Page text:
The cover art is a variation on the simple elegant covers of the first edition, black field with bold red and white writing and a red stripe. I like it but it might only appeal to those old fans who were going to buy the book anyway. Using one of the ships from the colour plates at the end might have drawn in new punters. The interior art includes black and white illustrations harvested from old GDW Traveller books or simplistic new line art sometimes mixed together, passable but often lacking any sense of drama. There is some muted colour in these illustrations in the pdf. The colour plates at the back of the book are glorious. Flicking through two things become apparent. There are a lot of tables and diagrams so despite the huge page count you should be able to read the thing in a reasonable amount of time. Secondly, despite the words 'Core Book' the cover and a big '1' on the spine this is not just a core rulebook. It is an entire game line bound in a single cover. The page count is similar to GURPS 3rd edition core book plus GURPS Space, High Tech, Vehicles, Robots, Ultratech, Ultratech 2, Aliens, and Psionics. T5 covers roughly the same kind of scope as this collection of GURPS books. T5 also has plenty of pre-generated weapons, armour, gear etc.

The book is split into seven broad chapters each of which is more like an entire book in scope. These chapters are Introductions, Basic Information, Characters and Life, Combat, Starports and Starships, Stars and Worlds, and Adventures. There is also an appendix of colour pictures of starships. I will rate each chapter separately then find the mean of all the chapter ratings to rate the book at the end of this series of articles.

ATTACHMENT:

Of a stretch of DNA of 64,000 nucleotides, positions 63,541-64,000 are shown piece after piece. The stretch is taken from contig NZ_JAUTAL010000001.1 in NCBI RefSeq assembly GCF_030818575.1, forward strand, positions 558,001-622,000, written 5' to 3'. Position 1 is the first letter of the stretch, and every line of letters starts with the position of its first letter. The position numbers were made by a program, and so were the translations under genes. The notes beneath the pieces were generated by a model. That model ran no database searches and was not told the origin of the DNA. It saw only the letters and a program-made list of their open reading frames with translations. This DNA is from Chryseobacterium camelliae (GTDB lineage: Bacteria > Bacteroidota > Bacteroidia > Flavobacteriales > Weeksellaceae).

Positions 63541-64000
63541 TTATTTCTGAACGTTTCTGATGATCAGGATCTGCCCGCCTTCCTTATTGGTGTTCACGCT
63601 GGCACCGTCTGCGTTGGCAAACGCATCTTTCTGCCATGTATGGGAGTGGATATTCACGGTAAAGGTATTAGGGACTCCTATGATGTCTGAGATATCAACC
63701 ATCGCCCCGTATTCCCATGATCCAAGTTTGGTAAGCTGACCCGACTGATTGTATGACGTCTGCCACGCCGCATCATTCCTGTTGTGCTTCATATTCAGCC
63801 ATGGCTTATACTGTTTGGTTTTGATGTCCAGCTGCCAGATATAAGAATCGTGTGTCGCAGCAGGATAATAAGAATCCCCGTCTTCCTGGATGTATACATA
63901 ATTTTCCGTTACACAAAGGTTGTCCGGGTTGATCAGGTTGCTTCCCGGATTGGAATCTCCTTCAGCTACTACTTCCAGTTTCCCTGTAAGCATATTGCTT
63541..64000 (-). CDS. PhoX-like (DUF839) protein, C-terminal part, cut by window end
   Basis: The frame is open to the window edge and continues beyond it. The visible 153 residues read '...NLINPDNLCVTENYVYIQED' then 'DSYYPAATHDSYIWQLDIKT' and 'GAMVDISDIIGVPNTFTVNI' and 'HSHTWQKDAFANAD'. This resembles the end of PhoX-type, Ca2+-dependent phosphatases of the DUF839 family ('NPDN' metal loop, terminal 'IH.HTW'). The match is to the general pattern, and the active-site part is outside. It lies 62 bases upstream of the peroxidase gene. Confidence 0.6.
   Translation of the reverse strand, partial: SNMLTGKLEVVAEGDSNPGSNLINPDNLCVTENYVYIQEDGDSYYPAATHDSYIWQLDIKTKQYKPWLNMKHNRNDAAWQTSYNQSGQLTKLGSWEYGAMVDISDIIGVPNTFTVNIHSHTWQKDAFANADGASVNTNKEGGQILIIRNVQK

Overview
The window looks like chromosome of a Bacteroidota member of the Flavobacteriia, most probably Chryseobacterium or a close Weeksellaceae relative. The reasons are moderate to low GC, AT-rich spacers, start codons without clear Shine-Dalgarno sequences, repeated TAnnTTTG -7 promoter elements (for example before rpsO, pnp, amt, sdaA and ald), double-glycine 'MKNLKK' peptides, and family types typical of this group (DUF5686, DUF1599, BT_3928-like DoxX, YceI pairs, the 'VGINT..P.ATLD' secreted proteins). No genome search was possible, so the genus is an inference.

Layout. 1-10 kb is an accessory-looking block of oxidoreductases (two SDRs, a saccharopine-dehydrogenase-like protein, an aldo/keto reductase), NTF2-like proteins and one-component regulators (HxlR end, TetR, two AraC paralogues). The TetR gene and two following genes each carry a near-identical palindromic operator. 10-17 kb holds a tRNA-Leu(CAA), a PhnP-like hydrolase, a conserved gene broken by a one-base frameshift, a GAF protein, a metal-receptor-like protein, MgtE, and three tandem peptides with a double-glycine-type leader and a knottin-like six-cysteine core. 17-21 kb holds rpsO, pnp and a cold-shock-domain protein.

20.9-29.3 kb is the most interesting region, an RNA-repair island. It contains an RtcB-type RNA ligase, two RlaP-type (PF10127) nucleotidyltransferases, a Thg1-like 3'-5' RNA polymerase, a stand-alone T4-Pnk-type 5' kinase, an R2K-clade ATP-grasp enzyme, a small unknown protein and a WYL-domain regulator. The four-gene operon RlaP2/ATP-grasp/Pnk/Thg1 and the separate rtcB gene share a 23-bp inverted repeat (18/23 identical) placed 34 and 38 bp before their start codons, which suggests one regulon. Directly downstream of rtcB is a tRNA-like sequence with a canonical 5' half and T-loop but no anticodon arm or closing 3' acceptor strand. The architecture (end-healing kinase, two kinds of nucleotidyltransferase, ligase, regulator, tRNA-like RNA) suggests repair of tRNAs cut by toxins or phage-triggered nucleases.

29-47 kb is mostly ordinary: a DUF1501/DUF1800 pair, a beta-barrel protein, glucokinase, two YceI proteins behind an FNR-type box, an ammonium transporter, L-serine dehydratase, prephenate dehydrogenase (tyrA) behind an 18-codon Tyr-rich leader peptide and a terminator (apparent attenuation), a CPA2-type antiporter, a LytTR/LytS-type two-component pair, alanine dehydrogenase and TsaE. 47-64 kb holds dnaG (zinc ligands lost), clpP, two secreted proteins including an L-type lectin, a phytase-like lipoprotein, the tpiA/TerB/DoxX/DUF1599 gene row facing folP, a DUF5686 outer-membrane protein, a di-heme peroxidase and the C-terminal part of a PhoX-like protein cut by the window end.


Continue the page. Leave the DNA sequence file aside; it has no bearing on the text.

This chapter begins with an appropriate tribute to those who have influenced the development of Traveller but sadly did not live to see this latest incarnation.

After this the chapter launches into some rather inspirational writing about what Traveller is all about supported by well-chosen quotes. When I read this I couldn’t help but get excited about the new book and the possibilities it held. After this is a succinct description of what a roleplaying game is. We are then given ‘A Brief History of the Universe’ (three pages!) that sketches out a setting filled with adventurous opportunities.

The next section ‘The Foundations of the Traveller Universe’ (p18+) discusses the assumptions made and the rational behind them as elements to enhance play.

“T5 (T5). The fifth of the direct line of editions of the Traveller game system, ambitiously intended as the ultimate science-fiction role-playing system covering near everything in role-playing, and capable of managing situations across a variety of eras and technology levels.”

So how well does T5 measure up against its own goals?

As noted above Traveller (all editions) makes assumptions. T5 is not a fully generic system with a setting tacked on; it does not cover all possible science fiction settings. If you want that try GURPS 3rd ed. Space. T5 has a lot of assumptions built into its numerous charts and tables. For example FTL works in a particular way, gravitic technology is developed, life-bearing worlds with human compatible biospheres are common, etc. All pretty standard stuff for rather old-fashioned science fiction, much of which is incompatible with current science but familiar from old novels of the 70's and current pop-culture. There is nothing wrong with this; I just want you to know what you are getting.
The new setting will embrace T5's assumptions. I might tweak a little around the fringes but more than that is going to be too hard.